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    • Oeschinensee is one of the most beautiful hikes we’ve done in Switzerland. We hope the pictures and maps in this guide will help others discover this blue gem hidden in the Swiss Alps.

       The lake is about 4 kilometers (2.5 miles) east of Kandersteg village at 1,578 meters above the sea level. It is named Oeschinen and “see” stands for the “lake.” We learned about it from our local Airbnb host.

      This scenic hike along the blue lake is hard to describe in words, so here is how I’d summarize it in a picture.

    • The hike starts at Kandersteg. It is a small, beautiful village filled with shops, restaurants, and hotels like this one.

    • Street parking is limited and reserved for restaurants and shops. There are plenty of parking lots close to the cable car, which is where we’d recommend parking.

    • There two ways to hike to the Oeschinensee:

      1. Ride on a cable car to the top (10 mins) then hike to the lake (25 mins). There is also a shuttle bus at the top if needed.

      2. Hike from the Kandersteg village directly to the lake along the creek, which takes about 1.5 hours.

      We parked right next to the cable car and got one-way tickets to the top ($22 each) and hike back down. Round trip tickets cost $30 per person. More info about tickets here.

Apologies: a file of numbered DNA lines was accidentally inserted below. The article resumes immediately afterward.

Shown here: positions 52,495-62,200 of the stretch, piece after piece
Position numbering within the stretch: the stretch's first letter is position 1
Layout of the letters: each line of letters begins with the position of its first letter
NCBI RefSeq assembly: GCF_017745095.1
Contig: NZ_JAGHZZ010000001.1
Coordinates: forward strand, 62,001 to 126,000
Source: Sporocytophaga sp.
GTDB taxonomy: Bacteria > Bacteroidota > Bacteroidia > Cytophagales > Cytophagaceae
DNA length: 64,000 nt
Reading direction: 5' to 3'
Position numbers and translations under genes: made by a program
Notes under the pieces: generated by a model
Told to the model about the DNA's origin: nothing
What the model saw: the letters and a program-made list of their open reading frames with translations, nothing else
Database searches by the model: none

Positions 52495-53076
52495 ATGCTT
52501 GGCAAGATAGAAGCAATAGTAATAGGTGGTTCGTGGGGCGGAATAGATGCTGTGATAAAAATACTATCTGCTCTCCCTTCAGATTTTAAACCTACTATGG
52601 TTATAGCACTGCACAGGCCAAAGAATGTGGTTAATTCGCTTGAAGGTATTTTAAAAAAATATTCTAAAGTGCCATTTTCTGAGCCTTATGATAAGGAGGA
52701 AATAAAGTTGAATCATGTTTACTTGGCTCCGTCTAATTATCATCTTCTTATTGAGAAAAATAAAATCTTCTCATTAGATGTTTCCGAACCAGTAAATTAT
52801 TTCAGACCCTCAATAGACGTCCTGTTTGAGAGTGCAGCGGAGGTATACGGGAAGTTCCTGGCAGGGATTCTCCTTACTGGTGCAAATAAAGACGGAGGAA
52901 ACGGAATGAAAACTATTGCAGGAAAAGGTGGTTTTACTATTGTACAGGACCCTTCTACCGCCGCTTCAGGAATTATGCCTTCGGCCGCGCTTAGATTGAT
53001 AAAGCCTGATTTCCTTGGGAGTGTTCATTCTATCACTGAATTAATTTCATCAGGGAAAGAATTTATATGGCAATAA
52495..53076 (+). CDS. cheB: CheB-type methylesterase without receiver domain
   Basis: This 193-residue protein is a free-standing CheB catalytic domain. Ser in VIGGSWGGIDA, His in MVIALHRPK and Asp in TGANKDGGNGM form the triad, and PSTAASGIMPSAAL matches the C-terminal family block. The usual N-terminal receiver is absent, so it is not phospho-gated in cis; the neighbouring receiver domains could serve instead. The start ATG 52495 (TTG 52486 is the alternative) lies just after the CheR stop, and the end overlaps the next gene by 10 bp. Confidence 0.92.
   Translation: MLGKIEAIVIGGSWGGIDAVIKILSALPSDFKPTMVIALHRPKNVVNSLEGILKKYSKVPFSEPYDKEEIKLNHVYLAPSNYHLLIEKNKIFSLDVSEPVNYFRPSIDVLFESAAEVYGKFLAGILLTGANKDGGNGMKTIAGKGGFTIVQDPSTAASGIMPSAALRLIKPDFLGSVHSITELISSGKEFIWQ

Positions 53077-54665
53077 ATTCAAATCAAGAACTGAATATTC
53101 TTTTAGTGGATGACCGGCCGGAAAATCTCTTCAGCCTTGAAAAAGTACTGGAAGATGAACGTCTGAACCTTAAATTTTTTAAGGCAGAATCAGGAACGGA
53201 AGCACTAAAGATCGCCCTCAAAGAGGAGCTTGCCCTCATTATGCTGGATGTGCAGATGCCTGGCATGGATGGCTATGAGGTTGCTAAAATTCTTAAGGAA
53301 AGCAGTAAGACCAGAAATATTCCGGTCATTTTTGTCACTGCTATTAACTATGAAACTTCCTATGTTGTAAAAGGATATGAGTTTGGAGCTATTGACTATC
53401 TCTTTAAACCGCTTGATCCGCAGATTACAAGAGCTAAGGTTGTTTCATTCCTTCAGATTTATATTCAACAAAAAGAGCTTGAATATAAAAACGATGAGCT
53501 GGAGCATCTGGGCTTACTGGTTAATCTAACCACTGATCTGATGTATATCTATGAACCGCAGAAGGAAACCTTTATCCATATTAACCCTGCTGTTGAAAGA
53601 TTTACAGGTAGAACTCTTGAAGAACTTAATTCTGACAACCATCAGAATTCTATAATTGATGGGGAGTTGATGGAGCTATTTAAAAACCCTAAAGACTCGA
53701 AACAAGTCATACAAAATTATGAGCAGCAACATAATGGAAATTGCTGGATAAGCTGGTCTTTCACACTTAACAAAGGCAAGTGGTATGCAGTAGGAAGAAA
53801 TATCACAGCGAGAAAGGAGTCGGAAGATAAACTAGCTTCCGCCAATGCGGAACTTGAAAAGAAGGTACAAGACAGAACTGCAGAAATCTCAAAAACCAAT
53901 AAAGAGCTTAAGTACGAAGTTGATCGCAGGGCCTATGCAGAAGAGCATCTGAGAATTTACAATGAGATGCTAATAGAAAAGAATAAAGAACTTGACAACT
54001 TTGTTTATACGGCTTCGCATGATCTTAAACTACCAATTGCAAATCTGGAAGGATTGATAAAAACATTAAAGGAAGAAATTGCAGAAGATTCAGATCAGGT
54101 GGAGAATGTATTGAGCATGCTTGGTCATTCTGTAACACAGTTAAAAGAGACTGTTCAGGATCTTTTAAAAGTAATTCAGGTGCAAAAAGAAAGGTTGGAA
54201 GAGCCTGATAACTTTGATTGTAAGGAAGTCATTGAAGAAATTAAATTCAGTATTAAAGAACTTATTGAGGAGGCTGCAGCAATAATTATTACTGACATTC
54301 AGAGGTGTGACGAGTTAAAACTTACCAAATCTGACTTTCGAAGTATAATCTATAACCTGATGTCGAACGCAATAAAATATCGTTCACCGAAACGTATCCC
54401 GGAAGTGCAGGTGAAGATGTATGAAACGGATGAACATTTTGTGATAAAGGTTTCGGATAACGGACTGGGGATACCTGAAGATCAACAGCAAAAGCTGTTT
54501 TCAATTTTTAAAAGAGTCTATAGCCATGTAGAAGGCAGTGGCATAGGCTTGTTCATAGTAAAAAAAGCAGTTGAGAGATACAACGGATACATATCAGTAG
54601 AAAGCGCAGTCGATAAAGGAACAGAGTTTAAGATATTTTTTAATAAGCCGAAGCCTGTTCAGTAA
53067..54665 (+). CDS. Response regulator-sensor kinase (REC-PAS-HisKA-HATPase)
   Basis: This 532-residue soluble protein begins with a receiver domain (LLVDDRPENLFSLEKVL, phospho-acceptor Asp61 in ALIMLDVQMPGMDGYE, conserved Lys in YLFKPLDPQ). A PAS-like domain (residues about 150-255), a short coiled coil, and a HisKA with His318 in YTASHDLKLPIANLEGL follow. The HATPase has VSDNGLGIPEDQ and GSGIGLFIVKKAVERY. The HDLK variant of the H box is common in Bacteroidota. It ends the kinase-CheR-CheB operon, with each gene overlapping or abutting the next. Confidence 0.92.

• The cable car ride up was smooth and scenic (less than 10 minutes) with views of the Kandersteg and the Oeschinensee valley below.

      At the top and to the left of the cable car station, there is an alpine slide. Unfortunately, it was closed for maintenance at that time, and we didn’t get to ride it. But it looked like a lot of fun, and I hope one day to come back there again. 

    • To the right side of the cable car stop is a restaurant with beautiful views of the mountains, but no views of the lake.

    • We decided to hike to the lake instead of taking a shuttle. It is an easy 25-minute walk from the cable car, mostly on flat gravel roads.

    • All trails are well marked and easy to follow. Bright yellow trail signs even show how long it takes to walk to each destination.

    • Wild raspberry bushes grew along the road, and there were plenty of raspberries in early September ready for us to pick.

    • We finally saw glimpses of the lake and a restaurant at the end of the road. That is also where the shuttle bus stops.

    • We decided to take a shortcut trail instead of sticking to the official hiking trails. It was steep and hard. Bad idea.

    • The official hiking trail is wide and mellow with views of the lake and waterfalls on the other side. We counted at least ten waterfalls flowing down the mountain in early September.

    • The trail continued up to the mountain peaks, but it was time for us to head back. This point marked 2.5 miles (4 km) from the cable car.